Northwest Indian Fisheries Commission Calls on EPA to Develop Revised Human Health Water Quality Criteria
In a September 5, 2014 to Governor Jay Inslee, the Northwest Indian Fisheries Commission (NWIFC) called for EPA to develop human health criteria for the state of Washington under the federal Clean Water Act. Washington is currently covered by the EPA’s National Toxics Rule (NTR) adopted in 1992. For the past three years Washington has been working toward promulgation of its own criteria to replace the NTR as applied in Washington.
On July 9th of this year, Governor Inslee announced the state’s policy direction for new criteria. This announcement followed over a year of public discussions in the Policy Forum and Delegates Table. The policy uses a fish consumption rate of 175 grams a day and, for carcinogens, a risk factor of one in one hundred thousand (i.e., 10-5). Under the policy direction, however, no criteria will be less stringent than the current criteria under the NTR.
This policy direction reflects a conservative approach to deriving human health criteria under EPA guidance and policy. EPA has repeatedly acknowledged that concentrations of chemicals at a risk factor of one in one million (10-6) to one in ten thousand (10-4) “do not represent a significant risk to the public.” As recently as 2011, EPA Region 10 said that “EPA’s 2000 methodology states that criteria based on a 10-5 risk level are acceptable for the general population as long as States and authorized Tribes ensure that the risk to more highly exposed subgroups (sports fishers or subsistence fishers) does not exceed the 10-4 risk level.” This statement was contained in the EPA approval of the Oregon human health criteria.
EPA has also rejected contentions that criteria developed within this range of risk levels constitutes environmental injustice. “Obviously, as long as there is variability in fish consumption patterns among various segments of the population, it would be impossible for EPA to ensure that all groups would face identical risk from consuming fish. Therefore, EPA has sought to ensure that, after attainment of water quality criteria in ambient waters, no group is subject to increased cancer risks greater than the range EPA has long considered protective…the established acceptable range of 10-4 to 10-6 consistent throughout current EPA program guidance and regulatory actions” (excerpt from EPA approval of the California Toxics Rule, 1999.) This remains EPA policy; in May 2014, EPA announced draft amendments to its 2000 methodology but stated that no changes were being proposed to this risk policy.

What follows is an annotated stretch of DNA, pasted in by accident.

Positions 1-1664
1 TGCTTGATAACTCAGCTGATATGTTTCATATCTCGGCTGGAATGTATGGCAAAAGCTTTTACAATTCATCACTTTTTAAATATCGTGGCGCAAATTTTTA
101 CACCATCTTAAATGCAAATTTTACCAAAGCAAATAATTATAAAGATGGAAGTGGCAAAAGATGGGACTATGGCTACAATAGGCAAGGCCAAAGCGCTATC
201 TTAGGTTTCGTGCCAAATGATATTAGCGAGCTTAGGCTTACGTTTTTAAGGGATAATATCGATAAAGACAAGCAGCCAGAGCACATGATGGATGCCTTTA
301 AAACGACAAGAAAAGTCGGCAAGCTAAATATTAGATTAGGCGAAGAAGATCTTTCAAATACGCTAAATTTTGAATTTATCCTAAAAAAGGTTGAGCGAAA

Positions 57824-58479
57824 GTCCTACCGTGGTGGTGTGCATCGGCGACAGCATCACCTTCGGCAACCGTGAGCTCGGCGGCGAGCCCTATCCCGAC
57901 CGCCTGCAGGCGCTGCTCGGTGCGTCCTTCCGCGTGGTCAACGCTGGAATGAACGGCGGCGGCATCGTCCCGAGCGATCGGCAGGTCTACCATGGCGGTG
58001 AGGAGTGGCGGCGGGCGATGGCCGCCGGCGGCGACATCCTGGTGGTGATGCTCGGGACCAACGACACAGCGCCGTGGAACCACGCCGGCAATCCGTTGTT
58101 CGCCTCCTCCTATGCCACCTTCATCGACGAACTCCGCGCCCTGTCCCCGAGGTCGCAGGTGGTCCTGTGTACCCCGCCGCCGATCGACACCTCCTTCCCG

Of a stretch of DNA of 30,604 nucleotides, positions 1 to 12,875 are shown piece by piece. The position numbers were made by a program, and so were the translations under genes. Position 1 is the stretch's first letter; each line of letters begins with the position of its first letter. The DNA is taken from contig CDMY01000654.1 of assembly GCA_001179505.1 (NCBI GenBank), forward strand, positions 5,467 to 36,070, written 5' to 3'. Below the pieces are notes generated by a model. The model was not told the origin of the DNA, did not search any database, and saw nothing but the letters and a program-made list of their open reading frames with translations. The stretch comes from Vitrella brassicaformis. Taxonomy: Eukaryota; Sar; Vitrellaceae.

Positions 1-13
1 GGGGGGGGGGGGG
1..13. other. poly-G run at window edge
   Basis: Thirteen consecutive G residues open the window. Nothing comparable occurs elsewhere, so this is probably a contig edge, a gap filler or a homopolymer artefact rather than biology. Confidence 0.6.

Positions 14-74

In contrast to the NTR which is based on a fish consumption rate of 6.5 grams a day, Washington’s policy direction is based on 175 grams a day – a value that reflects the 99th percentile in a Tribal fish consumption study. Thus, Washington will apply the risk level for the general population to a tribal fish consumption rate. This will ensure that the resulting criteria are equivalent to a consumption rate of 1,750 grams a day at a risk level of 10-4, which is more than three times the protection under the existing NTR (e.g., 650 grams a day at a risk factor of 10-4.) The state is also adopting a conservative risk factor of 10-5 and applying it to a very high tribal fish consumption rate. The state’s current risk factor of 10-6 applies only to the consumption rate of the general population, as EPA established in litigation over the state risk policy in a 1997 decision by the 9th Circuit Court of Appeals.
Governor Inslee’s policy direction is clearly consistent with the EPA policy. The NWIFC incorrectly asserts that the policy direction trades the increased fish consumption rate for “a less protective cancer risk rate.” The letter rejecting the policy asserts that this “approach poses an unacceptable risk to tribal health and the exercise of tribal treaty-reserved rights” but does not explain how it is “unacceptable.” The risk policy, as reflected in the EPA statement above, is well within and in fact beyond the cancer risk range EPA has long considered protective. Ironically, if the NWIFC were successful in getting EPA to modify the NTR as applied to Washington, EPA would utilize the current state risk factor of 10-6 as applied to the general population, resulting in criteria roughly equivalent to or even less protective than the Governor’s policy. For more information, contact James Tupper at email@example.com.